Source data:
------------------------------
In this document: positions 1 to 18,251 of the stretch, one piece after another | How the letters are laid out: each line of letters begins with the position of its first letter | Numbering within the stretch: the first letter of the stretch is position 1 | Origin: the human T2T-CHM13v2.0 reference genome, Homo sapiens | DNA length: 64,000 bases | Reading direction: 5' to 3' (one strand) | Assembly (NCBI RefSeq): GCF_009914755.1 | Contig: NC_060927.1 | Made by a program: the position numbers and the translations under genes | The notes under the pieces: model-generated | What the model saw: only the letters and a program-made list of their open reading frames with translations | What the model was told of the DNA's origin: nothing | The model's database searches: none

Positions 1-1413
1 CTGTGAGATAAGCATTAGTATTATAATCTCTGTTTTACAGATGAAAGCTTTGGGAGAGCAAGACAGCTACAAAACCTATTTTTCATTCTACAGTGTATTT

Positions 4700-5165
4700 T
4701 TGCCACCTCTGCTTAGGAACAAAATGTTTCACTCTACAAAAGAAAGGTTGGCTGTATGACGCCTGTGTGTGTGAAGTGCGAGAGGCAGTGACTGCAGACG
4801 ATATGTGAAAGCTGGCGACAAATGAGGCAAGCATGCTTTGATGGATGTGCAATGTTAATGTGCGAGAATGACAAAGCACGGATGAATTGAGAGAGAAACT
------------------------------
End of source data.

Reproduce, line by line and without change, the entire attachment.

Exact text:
In this document: positions 1 to 18,251 of the stretch, one piece after another | How the letters are laid out: each line of letters begins with the position of its first letter | Numbering within the stretch: the first letter of the stretch is position 1 | Origin: the human T2T-CHM13v2.0 reference genome, Homo sapiens | DNA length: 64,000 bases | Reading direction: 5' to 3' (one strand) | Assembly (NCBI RefSeq): GCF_009914755.1 | Contig: NC_060927.1 | Made by a program: the position numbers and the translations under genes | The notes under the pieces: model-generated | What the model saw: only the letters and a program-made list of their open reading frames with translations | What the model was told of the DNA's origin: nothing | The model's database searches: none

Positions 1-1413
1 CTGTGAGATAAGCATTAGTATTATAATCTCTGTTTTACAGATGAAAGCTTTGGGAGAGCAAGACAGCTACAAAACCTATTTTTCATTCTACAGTGTATTT

Positions 4700-5165
4700 T
4701 TGCCACCTCTGCTTAGGAACAAAATGTTTCACTCTACAAAAGAAAGGTTGGCTGTATGACGCCTGTGTGTGTGAAGTGCGAGAGGCAGTGACTGCAGACG
4801 ATATGTGAAAGCTGGCGACAAATGAGGCAAGCATGCTTTGATGGATGTGCAATGTTAATGTGCGAGAATGACAAAGCACGGATGAATTGAGAGAGAAACT